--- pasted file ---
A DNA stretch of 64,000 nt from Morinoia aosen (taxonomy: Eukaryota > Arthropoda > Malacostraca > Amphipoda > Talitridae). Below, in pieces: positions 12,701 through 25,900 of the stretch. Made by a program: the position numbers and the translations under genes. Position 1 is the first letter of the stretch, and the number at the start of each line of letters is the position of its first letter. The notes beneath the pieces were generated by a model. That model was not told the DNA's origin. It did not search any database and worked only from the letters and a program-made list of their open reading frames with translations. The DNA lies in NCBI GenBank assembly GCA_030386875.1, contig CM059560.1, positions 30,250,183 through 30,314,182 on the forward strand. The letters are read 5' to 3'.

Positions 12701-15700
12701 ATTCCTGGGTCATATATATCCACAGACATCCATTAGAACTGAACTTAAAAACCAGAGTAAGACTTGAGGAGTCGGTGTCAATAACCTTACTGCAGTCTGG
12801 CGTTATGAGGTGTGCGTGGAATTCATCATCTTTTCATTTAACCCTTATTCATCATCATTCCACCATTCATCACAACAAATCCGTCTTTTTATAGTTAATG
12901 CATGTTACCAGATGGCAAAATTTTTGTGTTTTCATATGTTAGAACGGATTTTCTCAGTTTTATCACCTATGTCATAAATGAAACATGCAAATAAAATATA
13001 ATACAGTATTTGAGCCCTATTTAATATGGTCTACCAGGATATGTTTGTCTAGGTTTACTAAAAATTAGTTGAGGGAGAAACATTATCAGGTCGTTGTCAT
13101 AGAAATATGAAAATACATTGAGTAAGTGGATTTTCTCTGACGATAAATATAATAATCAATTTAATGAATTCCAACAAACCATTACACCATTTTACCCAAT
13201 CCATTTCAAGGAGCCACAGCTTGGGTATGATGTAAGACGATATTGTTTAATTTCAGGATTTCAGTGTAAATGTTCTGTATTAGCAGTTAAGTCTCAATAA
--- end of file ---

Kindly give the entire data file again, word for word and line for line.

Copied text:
A DNA stretch of 64,000 nt from Morinoia aosen (taxonomy: Eukaryota > Arthropoda > Malacostraca > Amphipoda > Talitridae). Below, in pieces: positions 12,701 through 25,900 of the stretch. Made by a program: the position numbers and the translations under genes. Position 1 is the first letter of the stretch, and the number at the start of each line of letters is the position of its first letter. The notes beneath the pieces were generated by a model. That model was not told the DNA's origin. It did not search any database and worked only from the letters and a program-made list of their open reading frames with translations. The DNA lies in NCBI GenBank assembly GCA_030386875.1, contig CM059560.1, positions 30,250,183 through 30,314,182 on the forward strand. The letters are read 5' to 3'.

Positions 12701-15700
12701 ATTCCTGGGTCATATATATCCACAGACATCCATTAGAACTGAACTTAAAAACCAGAGTAAGACTTGAGGAGTCGGTGTCAATAACCTTACTGCAGTCTGG
12801 CGTTATGAGGTGTGCGTGGAATTCATCATCTTTTCATTTAACCCTTATTCATCATCATTCCACCATTCATCACAACAAATCCGTCTTTTTATAGTTAATG
12901 CATGTTACCAGATGGCAAAATTTTTGTGTTTTCATATGTTAGAACGGATTTTCTCAGTTTTATCACCTATGTCATAAATGAAACATGCAAATAAAATATA
13001 ATACAGTATTTGAGCCCTATTTAATATGGTCTACCAGGATATGTTTGTCTAGGTTTACTAAAAATTAGTTGAGGGAGAAACATTATCAGGTCGTTGTCAT
13101 AGAAATATGAAAATACATTGAGTAAGTGGATTTTCTCTGACGATAAATATAATAATCAATTTAATGAATTCCAACAAACCATTACACCATTTTACCCAAT
13201 CCATTTCAAGGAGCCACAGCTTGGGTATGATGTAAGACGATATTGTTTAATTTCAGGATTTCAGTGTAAATGTTCTGTATTAGCAGTTAAGTCTCAATAA